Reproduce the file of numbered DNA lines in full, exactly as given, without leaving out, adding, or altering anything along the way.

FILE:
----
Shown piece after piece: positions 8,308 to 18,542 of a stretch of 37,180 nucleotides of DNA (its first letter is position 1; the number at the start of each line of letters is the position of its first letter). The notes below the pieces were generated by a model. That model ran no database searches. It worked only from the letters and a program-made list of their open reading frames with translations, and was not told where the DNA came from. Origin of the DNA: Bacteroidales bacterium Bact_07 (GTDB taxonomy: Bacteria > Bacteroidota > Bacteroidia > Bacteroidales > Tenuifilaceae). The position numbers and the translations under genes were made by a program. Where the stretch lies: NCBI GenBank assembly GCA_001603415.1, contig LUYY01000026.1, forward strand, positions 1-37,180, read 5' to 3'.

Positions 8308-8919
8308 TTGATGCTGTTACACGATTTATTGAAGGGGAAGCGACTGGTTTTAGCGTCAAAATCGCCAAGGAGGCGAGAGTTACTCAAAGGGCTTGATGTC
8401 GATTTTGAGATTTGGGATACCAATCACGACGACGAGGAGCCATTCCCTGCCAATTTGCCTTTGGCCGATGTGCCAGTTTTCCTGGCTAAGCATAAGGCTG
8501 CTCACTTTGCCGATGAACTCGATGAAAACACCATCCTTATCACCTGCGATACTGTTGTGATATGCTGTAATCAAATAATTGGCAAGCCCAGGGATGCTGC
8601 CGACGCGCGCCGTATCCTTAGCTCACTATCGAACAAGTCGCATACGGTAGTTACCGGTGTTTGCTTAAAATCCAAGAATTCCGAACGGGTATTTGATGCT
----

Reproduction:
Shown piece after piece: positions 8,308 to 18,542 of a stretch of 37,180 nucleotides of DNA (its first letter is position 1; the number at the start of each line of letters is the position of its first letter). The notes below the pieces were generated by a model. That model ran no database searches. It worked only from the letters and a program-made list of their open reading frames with translations, and was not told where the DNA came from. Origin of the DNA: Bacteroidales bacterium Bact_07 (GTDB taxonomy: Bacteria > Bacteroidota > Bacteroidia > Bacteroidales > Tenuifilaceae). The position numbers and the translations under genes were made by a program. Where the stretch lies: NCBI GenBank assembly GCA_001603415.1, contig LUYY01000026.1, forward strand, positions 1-37,180, read 5' to 3'.

Positions 8308-8919
8308 TTGATGCTGTTACACGATTTATTGAAGGGGAAGCGACTGGTTTTAGCGTCAAAATCGCCAAGGAGGCGAGAGTTACTCAAAGGGCTTGATGTC
8401 GATTTTGAGATTTGGGATACCAATCACGACGACGAGGAGCCATTCCCTGCCAATTTGCCTTTGGCCGATGTGCCAGTTTTCCTGGCTAAGCATAAGGCTG
8501 CTCACTTTGCCGATGAACTCGATGAAAACACCATCCTTATCACCTGCGATACTGTTGTGATATGCTGTAATCAAATAATTGGCAAGCCCAGGGATGCTGC
8601 CGACGCGCGCCGTATCCTTAGCTCACTATCGAACAAGTCGCATACGGTAGTTACCGGTGTTTGCTTAAAATCCAAGAATTCCGAACGGGTATTTGATGCT